Written by Eljas Johansson, Gdańsk University of Technology

References

[1]       Project Syndicate, “Investing in Climate Action Watch Now,” 2021. https://www.project-syndicate.org/event/investing-in-climate-action (accessed Mar. 14, 2021).

[2]       European Commission, “The European Green Deal,” Brussels, 2019. [Online]. Available: https://g8fip1kplyr33r3krz5b97d1-wpengine.netdna-ssl.com/wp-content/uploads/2019/12/The-European-Green-Deal-Communication.pdf

[3]       European Commission, “Towards a Sustainable Europe by 2030,” Brussels, 2019. [Online]. Available: https://op.europa.eu/en/publication-detail/-/publication/3b096b37-300a-11e9-8d04-01aa75ed71a1/language-en/format-PDF

[4]       GreenBiz Group, “State of the Profession,” 2013. [Online]. Available: http://info.greenbiz.com/rs/greenbizgroup/images/State of the Profession 2013.pdf?mkt_tok=3RkMMJWWfF9wsRonu6TAZKXonjHpfsX74%2BkqX6axlMI%2F0ER3fOvrPUfGjI4ATMFnI%2BSLDwEYGJlv6SgFSLHEMa5qw7gMXRQ%3D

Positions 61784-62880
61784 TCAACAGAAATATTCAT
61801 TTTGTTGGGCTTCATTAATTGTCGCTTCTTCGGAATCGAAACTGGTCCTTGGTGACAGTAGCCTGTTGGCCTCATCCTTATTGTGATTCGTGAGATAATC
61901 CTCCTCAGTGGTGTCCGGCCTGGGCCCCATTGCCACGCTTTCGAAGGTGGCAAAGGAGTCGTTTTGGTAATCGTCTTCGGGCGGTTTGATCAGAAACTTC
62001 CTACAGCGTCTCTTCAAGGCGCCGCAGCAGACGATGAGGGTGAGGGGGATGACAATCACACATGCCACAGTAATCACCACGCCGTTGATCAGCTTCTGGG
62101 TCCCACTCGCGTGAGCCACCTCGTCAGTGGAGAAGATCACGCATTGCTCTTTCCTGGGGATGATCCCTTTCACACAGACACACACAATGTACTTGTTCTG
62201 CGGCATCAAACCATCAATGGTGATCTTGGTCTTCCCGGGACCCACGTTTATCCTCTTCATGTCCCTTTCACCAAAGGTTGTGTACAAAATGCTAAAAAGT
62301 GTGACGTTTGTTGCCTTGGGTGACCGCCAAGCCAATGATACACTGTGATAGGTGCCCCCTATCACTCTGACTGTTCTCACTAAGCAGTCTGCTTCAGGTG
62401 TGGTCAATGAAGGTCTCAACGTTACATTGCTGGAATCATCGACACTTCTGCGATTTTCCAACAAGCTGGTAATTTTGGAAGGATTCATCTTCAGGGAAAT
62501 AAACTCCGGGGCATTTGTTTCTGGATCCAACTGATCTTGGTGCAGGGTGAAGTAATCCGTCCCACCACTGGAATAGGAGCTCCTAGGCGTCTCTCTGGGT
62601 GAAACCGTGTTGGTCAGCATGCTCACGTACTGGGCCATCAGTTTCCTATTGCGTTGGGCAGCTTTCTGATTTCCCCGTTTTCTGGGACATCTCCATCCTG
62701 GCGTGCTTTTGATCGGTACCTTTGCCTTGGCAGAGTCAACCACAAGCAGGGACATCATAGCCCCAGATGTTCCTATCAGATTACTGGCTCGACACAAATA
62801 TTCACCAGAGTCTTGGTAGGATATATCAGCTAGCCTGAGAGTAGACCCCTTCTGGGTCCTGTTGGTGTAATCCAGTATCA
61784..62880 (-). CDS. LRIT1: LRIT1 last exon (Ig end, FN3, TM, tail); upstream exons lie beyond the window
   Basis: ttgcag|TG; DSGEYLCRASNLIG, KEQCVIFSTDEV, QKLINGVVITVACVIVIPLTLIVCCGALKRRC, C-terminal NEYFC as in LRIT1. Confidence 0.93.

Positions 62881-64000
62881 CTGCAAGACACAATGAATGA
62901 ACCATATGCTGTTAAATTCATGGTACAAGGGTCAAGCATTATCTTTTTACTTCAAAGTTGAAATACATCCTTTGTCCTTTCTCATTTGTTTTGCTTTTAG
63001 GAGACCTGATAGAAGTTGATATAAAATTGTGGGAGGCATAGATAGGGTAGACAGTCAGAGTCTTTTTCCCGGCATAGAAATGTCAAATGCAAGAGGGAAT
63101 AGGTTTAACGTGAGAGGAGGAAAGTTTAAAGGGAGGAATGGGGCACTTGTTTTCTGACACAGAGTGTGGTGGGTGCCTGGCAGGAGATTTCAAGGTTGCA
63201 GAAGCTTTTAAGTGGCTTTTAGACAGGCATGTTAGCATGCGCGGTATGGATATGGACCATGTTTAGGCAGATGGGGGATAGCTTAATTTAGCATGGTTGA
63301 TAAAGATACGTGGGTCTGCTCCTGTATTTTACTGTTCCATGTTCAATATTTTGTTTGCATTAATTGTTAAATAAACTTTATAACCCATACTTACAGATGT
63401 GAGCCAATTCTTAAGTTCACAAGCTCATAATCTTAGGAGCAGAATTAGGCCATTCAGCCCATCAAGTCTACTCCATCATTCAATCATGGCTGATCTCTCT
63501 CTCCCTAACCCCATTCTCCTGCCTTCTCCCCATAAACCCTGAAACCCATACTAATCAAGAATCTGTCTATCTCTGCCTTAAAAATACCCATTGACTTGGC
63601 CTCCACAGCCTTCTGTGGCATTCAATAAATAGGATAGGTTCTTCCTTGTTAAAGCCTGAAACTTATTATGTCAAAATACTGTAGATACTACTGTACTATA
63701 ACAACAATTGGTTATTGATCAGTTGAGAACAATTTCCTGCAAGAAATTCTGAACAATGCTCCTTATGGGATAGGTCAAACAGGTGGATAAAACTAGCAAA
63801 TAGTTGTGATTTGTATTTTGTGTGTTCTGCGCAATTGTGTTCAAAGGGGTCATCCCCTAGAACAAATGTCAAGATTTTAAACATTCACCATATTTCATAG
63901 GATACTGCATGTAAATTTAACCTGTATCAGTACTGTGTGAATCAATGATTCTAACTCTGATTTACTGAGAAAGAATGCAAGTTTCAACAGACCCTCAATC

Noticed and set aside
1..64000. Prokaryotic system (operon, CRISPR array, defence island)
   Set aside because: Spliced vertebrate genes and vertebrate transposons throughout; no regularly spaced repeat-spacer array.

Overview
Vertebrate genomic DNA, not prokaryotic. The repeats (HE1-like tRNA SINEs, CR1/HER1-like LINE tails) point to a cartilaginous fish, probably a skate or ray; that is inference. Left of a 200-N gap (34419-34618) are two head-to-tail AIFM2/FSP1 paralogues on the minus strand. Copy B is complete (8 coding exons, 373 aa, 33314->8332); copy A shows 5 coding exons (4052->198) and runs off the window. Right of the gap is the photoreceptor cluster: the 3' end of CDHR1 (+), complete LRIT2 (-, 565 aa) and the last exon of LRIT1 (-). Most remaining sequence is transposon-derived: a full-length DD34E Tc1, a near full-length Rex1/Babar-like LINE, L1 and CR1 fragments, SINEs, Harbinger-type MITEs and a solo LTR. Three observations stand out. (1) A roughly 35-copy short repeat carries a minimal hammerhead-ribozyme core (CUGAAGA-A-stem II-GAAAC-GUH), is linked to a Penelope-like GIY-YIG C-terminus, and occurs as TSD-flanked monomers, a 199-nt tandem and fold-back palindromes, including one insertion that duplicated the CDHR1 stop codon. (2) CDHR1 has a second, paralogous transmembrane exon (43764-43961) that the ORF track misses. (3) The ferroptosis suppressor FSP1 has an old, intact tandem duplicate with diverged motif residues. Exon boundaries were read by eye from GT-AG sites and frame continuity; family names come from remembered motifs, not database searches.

[5]       M. Gitsham and T. S. Clark, “Market demand for sustainability in management education,” Int. J. Sustain. High. Educ., vol. 15, no. 3, pp. 291–3030, 2014, [Online]. Available: https://www.emerald.com/insight/content/doi/10.1108/IJSHE-12-2011-0082/full/html

[6]       The Association for the Advancement of Sustainability in Higher Education, “Beyond the Right Thing to Do : The Value of Sustainability in Higher Education,” 2017. [Online]. Available: https://www.iau-hesd.net/sites/default/files/documents/aashe_2017_beyondrightthingtodo_brochure.pdf

[7]       TNS opinion & social and European Commission, “Special Eurobarometer 468,” 2017. [Online]. Available: https://data.europa.eu/data/datasets/s2156_88_1_468_eng?locale=en

[8]       R. Antolín-López, J. Delgado-Ceballos, and I. Montiel, “Deconstructing corporate sustainability: a comparison of different stakeholder metrics,” J. Clean. Prod., vol. 136, pp. 5–17, 2016, Available: https://www.researchgate.net/publication/288280570_Deconstructing_Corporate_Sustainability_A_Comparison_of_Different_Stakeholder_Metrics